5 steps to play space organisation

play space organisation
Sian Thomas

A well organised play space is absolutely crucial if you want you children to start playing independently.

Contrary to what Instagram might have you believing, this is more than beautiful photographs of expensive toys in immaculate houses.

Having a prepared, organised play space is super important if you want your children to start playing independently without everything descending into chaos.

Both the Reggio  and Montessori educational philosophies teach is the importance of  the environment. At home, that is essentially the play space.

In the Montessori world, it’s called the ‘prepared environment‘, whilst Reggio teachers refer to ‘environment as the third teacher.’

Regardless of the name, there’s no denying the fact that the environment plays a crucial role – and that’s not a crucial role in getting likes on Instagram. The crucial role is helping your child via learning through play.

With that all cleared up, lets talk steps to preparing your home environment.




Step 1: choose the location of your play space

Which area of your house would be most suitable for a play space? 

I have play space areas in my lounge room and office space. here’s why:

  • my youngest child is too young to be left unsupervised for any length of time, so I need spaces where I can observe him and continue with my own work.

  • the space suits our apartment living. There’s no chance I can dedicate a whole room to play.

  • observing play behaviours and interests is key to preparing future play activities 


Step 2: declutter

Honestly, I’m 99.9% certain that your child has waaaay too many toys and most of the time, they are left ignored.

Part of the beauty of play space rotation is the fact old toys will seem brand new again because their will be fewer items out on display.

Throw: items that are broken or have missing pieces (by throw, I mean, recycle where you can!)

Donate: items that have been outgrown or never favoured by your child. e.g. unwanted gifts

You’re child should really be a part of this process so that they can take ownership of their possessions.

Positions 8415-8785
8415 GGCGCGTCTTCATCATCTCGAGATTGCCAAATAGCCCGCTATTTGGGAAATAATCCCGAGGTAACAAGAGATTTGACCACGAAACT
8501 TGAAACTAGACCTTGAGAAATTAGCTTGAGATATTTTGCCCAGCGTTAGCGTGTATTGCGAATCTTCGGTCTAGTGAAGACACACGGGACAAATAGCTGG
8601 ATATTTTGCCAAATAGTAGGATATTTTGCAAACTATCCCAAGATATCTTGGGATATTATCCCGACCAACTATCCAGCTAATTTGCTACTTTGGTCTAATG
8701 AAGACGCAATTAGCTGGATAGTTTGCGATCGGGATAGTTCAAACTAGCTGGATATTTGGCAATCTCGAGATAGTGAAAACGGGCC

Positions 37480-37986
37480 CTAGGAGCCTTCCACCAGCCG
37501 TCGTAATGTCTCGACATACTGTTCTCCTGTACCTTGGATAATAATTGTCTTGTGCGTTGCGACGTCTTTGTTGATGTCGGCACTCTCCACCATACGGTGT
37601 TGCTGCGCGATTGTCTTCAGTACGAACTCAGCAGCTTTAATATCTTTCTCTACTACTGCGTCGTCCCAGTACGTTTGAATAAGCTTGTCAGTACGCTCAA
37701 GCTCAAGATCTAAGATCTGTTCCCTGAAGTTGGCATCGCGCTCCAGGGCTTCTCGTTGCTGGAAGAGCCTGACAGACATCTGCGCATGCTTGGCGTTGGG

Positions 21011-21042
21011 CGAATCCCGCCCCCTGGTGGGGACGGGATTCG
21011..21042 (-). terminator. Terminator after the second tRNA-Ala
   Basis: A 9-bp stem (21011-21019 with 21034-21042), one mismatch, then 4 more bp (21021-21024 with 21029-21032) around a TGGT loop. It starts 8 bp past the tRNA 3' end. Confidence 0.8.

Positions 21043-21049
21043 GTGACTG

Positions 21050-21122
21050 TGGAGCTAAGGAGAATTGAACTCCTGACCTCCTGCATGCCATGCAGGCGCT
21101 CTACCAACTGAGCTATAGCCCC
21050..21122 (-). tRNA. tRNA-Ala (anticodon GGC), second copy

Step 3: sort

Once you have eliminated all of the unwanted, broken toys from the proceedings, it’s time to organise the toys into categories. Group like with like – so for example, all the cars go together in one storage basket, then Duplo’s in another – and so on.

This will also help you decide exactly what storage containers and baskets you will need for step 4: choosing suitable furniture.


categorise toys like with like

Step 4 choose suitable furniture

Whenever I share my play space on Instagram, I’m undoubtedly asked where my shelves/table/mat/posters are from.

Here’s the thing: you don’t have to go out and buy brand new furniture unless you really want or need to.

Try utilising what you already have – it really doesn’t have to look like a magazine shoot. 

That being said, the furniture needs to be:

  • secured to the wall – especially if you have a climber!

  • accessible for your children – so that they can become independent

  • devoid of sharp edges (or at least protected with corner covers)


If you do opt to buy new, IKEA has a great selection, which you can read more about here 

Step 5: The rotation process

The toys that make it out on display are those which best cater to both the interests and developmental stage my children are in.

All toys, in the main living space at least, have to cater to the needs of my youngest child. For us, this means no choking hazards such as Legos or anything that would be broken if thrown by an over-exuberant toddler.

Identifying interests and schemas in children is an important part of the play space rotation process. This is something I go into in more detail in the ‘Your Playful Home’ course – sign up to the mailing list so you don’t miss the launch date.

the flow of the toy rotation process



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